He has been employed with LabCorp for 17 years, where he currently serves as a reimbursement analyst negotiating payments for services from insurance carriers.

The inspiration for his given name, Seneca, came neither from Seneca, the ancient Roman philosopher credited with the development of many of the tenets of stoic philosophy, nor the more common meaning, “old man.”

The Seneca Nation of Indians was one of the largest Native American tribes based largely in New York, where Rogers’ father, Melvin Rogers, grew up.  “He just liked the name and he decided to name me that,” Rogers tells the newspaper.

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“Scoot”?

Rogers recalls with a laugh that another name that has followed him since infancy is “Scoot,” which his mother, Bertha Rogers, nicknamed him “because I used to scoot down in my car seat a lot.”

Rogers credits his parents with instilling the kind of values in him that he hopes to demonstrate as a community volunteer and as a school board member.  “They always emphasized how important education was and always treating people the right way – being kind and finding ways to help folks.”

His track coach at Cummings, Donnie Davis, has also had a lasting influence, Rogers recalls.  “Outside of my parents, he’s always believed in me ever since high school,” he elaborates.  “Another last big influence for me is my faith.”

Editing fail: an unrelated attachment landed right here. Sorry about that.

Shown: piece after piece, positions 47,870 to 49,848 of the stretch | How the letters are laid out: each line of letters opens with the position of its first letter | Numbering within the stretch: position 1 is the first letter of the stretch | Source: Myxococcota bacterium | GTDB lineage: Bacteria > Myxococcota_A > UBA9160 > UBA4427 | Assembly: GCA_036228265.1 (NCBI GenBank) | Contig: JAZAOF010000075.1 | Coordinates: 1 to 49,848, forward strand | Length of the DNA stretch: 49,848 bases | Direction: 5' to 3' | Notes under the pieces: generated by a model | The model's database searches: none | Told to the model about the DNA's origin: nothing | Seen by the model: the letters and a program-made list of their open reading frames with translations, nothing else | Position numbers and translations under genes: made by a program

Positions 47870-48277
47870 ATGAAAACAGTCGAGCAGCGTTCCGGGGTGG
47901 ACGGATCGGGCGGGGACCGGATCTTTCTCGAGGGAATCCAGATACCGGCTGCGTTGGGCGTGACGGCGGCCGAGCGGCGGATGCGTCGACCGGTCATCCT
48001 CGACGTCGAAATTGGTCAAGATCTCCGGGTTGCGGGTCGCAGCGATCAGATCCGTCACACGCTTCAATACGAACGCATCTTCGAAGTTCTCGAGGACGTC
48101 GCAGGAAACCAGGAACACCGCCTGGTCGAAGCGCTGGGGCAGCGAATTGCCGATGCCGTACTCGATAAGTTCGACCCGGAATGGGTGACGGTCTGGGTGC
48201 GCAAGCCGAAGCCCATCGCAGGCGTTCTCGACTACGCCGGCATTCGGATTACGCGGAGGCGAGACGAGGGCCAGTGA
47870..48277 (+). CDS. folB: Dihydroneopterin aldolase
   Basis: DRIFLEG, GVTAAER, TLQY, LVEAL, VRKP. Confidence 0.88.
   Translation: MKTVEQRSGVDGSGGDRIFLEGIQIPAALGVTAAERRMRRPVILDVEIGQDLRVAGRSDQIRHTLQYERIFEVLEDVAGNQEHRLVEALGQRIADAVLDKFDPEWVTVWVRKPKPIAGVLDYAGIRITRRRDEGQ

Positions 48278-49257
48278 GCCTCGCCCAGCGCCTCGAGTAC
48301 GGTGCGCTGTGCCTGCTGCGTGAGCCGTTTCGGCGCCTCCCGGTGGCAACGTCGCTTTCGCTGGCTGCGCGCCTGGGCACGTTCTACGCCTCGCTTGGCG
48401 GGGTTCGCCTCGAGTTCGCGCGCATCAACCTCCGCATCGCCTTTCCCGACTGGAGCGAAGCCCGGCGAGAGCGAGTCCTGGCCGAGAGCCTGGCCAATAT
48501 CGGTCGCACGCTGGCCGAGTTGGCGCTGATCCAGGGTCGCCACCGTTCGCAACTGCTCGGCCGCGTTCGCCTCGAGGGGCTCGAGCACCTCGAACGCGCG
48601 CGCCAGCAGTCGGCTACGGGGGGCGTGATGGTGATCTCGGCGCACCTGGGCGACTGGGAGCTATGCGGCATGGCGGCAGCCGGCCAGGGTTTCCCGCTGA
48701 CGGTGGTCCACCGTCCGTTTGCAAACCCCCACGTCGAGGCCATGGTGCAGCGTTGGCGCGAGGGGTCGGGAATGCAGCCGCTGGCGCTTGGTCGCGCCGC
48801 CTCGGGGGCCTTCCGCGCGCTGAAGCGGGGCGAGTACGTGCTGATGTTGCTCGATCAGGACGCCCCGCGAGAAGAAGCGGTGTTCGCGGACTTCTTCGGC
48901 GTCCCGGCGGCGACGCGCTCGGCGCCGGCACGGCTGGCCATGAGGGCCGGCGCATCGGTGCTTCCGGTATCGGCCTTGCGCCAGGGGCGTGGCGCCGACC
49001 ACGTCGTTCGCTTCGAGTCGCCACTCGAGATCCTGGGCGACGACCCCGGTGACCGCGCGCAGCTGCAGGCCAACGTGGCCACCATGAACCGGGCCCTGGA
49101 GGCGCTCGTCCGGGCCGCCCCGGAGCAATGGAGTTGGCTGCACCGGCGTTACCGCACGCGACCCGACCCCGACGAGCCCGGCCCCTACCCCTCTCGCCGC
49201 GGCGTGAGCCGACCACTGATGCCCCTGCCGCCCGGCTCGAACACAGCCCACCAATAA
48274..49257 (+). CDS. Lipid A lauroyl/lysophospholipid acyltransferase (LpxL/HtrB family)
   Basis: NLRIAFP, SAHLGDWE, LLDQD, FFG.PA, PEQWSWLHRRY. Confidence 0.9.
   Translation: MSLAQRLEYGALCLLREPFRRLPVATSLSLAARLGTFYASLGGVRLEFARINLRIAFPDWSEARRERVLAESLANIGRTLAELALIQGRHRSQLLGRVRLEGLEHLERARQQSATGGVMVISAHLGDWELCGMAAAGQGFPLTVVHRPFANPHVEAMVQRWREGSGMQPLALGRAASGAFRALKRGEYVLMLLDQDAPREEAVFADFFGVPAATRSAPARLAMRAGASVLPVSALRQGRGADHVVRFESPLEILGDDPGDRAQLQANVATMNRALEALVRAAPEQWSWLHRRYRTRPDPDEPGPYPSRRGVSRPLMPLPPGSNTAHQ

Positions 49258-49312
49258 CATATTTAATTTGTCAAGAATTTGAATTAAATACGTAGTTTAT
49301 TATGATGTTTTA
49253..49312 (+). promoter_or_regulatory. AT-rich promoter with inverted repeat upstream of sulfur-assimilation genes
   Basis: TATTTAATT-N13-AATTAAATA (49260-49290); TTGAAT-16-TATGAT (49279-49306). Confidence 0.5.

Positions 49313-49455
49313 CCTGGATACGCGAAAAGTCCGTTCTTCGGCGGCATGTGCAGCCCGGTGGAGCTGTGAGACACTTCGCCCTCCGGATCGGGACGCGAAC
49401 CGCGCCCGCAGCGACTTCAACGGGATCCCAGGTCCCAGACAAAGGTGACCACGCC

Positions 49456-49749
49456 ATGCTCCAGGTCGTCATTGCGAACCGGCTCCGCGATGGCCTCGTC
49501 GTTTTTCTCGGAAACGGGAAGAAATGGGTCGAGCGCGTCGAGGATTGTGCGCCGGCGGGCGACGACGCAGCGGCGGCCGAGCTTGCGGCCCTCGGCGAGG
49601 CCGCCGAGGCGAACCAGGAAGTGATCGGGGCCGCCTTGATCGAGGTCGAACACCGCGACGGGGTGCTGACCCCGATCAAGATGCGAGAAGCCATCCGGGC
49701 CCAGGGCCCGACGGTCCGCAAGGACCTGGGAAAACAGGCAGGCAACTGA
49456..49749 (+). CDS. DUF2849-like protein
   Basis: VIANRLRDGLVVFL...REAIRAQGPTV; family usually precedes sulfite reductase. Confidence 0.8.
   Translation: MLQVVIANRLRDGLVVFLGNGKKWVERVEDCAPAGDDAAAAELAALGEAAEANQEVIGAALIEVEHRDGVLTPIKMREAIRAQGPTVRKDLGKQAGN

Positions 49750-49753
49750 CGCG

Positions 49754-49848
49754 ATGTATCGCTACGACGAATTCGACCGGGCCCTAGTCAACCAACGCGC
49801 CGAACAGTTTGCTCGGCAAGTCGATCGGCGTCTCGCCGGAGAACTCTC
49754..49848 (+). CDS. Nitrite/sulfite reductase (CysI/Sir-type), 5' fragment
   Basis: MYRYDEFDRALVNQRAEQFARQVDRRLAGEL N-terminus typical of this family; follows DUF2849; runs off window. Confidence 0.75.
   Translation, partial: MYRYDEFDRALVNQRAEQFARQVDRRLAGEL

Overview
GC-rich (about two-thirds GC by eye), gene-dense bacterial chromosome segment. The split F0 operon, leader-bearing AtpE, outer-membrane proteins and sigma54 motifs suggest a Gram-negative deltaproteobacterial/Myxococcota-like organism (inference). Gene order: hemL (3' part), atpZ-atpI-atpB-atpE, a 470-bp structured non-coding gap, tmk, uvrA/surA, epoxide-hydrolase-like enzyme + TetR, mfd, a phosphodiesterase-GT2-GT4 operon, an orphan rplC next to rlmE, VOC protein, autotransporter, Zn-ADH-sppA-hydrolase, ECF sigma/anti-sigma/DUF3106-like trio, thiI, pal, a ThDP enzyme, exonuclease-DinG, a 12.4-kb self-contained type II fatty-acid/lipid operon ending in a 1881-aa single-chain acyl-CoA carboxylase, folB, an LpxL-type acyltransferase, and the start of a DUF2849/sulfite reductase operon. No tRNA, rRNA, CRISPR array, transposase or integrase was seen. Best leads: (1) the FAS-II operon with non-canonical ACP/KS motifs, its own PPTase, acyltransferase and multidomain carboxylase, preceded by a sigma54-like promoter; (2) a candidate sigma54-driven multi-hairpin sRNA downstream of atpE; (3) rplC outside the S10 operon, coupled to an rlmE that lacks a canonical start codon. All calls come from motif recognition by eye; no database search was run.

Rogers says he’s an active member at Arches Grove United Church of Christ on Deep Creek Church Road in Bur-lington, where he had served as chairman of the board of trustees until 2022.  He says he stepped away from that role late last year, when the school board campaign season heated up, but remains very much active with the church.

 

A calling to help others

Public service has always been a calling for Rogers, he says.   Though he and his wife have no children of their own, he says he feels called to help others, and especially to help improve education for younger generations.

For the past three years, he has volunteered with a backpack giveaway program for K-12 students in Alamance County through the Mayco Bigelow Community Center at North Park, which Rogers says is a collaborative effort between the city of Burlington, churches, and local nonprofits.

Rogers also volunteers with a mentoring group based at North Park, KING Academy, for boys ages six through 14, which he says works to instill values such as teamwork, leadership, accountability, and goal-setting.   “We’ve had professors come from Elon and talk about healthy living, and people in finance [come talk about personal finance],” he says.

Embarking on his official foray into public service, Rogers says he would like to see ABSS expand on things already underway, like small group instruction, in addition to hiring more guidance counselors and tutors (what ABSS refers to as “curriculum specialists”) at schools with the greatest needs for additional academic help.

“The situations for some of these kids might be different,” says Rogers.  “You have to take into account what they’re bringing into the school with them… Maybe slow down the process for students who need the most help.  There are students [for whom] there are not problems, but there are ones who are not advancing.  I feel like support services at our schools are very important – not just [in terms of] funding; we need resources for them.”